Fred Grimm

Florida lawmakers use preemption laws to stomp out urban initiatives

Hialeah teens Marian Guerrero, 15, left, Osmin Barrios, 16, Emely Vasquez, 13, and Kristian Rodriguez, 15, scan South Beach for discarded cigarette butts on Saturday morning, July 14, 2012. Approximately 30 tweens and teens in Hialeah's Parks and Recreation Department programs helped beautify the beach at Lummus Park by picking up cigarette butts, plastics and other litter.
Hialeah teens Marian Guerrero, 15, left, Osmin Barrios, 16, Emely Vasquez, 13, and Kristian Rodriguez, 15, scan South Beach for discarded cigarette butts on Saturday morning, July 14, 2012. Approximately 30 tweens and teens in Hialeah's Parks and Recreation Department programs helped beautify the beach at Lummus Park by picking up cigarette butts, plastics and other litter.

Florida mayors would recognize the scenario that led to so much turmoil in North Carolina: A city government passed a progressive ordinance that offended conservative sensibilities out in the hinterlands. The state legislature reacts. And to hell with local autonomy.

After Charlotte, the state’s largest city, passed an anti-discrimination ordinance that, among other things, allowed transgender people to use public bathrooms according to their gender identity, North Carolina’s Republican majority called a special session of the legislature. As if the state was in the throes of a real emergency.

The legislators went into full-scale preemption mode. Not only did they bar anyone in North Carolina from using public bathrooms not designated for their birth gender, but cities were flat out prohibited from adopting their own discrimination policies.

Just for good measure, the legislature tossed in an amendment that prohibits local governments from raising the minimum wage above the state level.

Preemption had struck again. It has become a favorite tool of conservative state legislatures bent on stifling urban sensibilities — especially in Florida, where right-wing lawmakers regularly pass laws to undo South Florida’s local government initiatives.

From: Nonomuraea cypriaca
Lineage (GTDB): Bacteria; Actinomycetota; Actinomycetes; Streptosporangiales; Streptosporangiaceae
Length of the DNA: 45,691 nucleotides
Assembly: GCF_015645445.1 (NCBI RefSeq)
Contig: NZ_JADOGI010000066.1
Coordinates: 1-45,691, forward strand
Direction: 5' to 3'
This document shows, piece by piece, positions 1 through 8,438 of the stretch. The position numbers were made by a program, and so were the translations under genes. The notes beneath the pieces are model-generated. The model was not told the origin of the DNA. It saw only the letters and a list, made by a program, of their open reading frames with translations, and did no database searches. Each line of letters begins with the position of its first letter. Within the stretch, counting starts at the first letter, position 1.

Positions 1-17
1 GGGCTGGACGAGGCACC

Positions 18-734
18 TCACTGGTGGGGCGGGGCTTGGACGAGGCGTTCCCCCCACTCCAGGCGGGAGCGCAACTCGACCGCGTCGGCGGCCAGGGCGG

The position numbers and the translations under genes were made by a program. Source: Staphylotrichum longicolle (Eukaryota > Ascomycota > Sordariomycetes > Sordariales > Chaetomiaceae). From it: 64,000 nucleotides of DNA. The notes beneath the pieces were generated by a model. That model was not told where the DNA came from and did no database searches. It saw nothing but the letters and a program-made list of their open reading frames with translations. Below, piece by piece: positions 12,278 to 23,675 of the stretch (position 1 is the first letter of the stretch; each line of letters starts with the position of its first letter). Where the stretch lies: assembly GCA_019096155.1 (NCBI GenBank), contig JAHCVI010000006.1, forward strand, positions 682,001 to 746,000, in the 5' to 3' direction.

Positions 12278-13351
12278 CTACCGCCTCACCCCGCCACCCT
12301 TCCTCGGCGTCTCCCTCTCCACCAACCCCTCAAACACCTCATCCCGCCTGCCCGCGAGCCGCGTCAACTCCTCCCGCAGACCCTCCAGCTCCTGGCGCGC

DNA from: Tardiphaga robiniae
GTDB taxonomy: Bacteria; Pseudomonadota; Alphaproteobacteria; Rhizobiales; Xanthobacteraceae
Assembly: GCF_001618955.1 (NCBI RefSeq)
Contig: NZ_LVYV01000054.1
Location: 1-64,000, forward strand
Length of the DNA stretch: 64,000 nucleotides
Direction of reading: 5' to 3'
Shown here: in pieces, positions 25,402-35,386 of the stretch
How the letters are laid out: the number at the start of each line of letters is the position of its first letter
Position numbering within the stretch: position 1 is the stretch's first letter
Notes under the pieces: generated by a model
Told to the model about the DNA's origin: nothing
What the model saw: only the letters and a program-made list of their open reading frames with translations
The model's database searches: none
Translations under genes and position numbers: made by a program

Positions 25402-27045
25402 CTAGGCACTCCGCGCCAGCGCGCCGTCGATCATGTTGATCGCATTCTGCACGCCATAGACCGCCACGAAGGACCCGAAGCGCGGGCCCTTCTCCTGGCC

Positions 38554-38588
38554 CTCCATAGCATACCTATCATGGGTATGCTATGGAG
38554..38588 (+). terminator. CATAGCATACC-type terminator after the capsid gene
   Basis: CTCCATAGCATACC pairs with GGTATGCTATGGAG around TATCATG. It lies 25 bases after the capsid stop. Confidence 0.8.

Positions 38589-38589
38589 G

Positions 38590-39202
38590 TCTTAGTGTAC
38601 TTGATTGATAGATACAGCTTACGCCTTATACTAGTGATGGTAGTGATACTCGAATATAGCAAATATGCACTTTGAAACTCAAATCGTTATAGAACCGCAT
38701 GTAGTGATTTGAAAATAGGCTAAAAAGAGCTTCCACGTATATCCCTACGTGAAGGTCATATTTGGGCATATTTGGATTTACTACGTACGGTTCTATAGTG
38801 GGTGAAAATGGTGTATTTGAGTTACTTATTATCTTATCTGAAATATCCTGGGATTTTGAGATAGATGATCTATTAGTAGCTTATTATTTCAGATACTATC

Just last month, they passed a bill that prohibits city and county governments from passing new ordinances that regulate the Styrofoam containers that litter our beaches, parks and streets. (Styrofoam bans on the books before January were not affected.)

Over the years, the good ol’ boys in Tallahassee have passed preemption laws that make sure that cities and counties can’t prohibit smoking in music venues, patio dining areas, parks and beaches. Local governments can’t demand that restaurants disclose the nutritional content of drinks and dishes. They can’t keep bio-medical waste out of city dumps.

In 2008, local governments were pre-empted from passing ordinances that prohibited or even taxed plastic bags until the state could come up with its own regulations on those environmental nuisances. We’re still waiting on the regs.

Local governments can no longer raise the minimum wage or tweak worker benefits (though Miami-Dade and Broward County living-wage laws weren’t affected.) Cities and counties can’t regulate beekeeping or prohibit homeowners from owning exotic animals, even jungle cats or cobras. Other than Miami-Dade County, which has a special home-rule exemption in the Florida Constitution, local governments can’t ban pit pulls.

The NRA has shoved a passel of the onerous preemption laws through our shoot-em-up Legislature. Local governments can’t prohibit concealed weapons in parks or playgrounds or libraries or other public buildings. They can’t regulate the sale or possession of ammunition. They can’t mess with firing ranges. They can’t sue firearms companies. City and county elected officials risk a $5,000 and removal from office if they “knowingly and willfully violate” the preemption gun laws.

Florida’s many preemption laws wreak of hypocrisy, coming from right-wingers who constantly rail about federal interference in state prerogatives. From politicians who’d rather see their constituents suffer without health care than bend to a Washington mandate.

Besides, they know best. Just look how well preemption is working out for North Carolina.

  Comments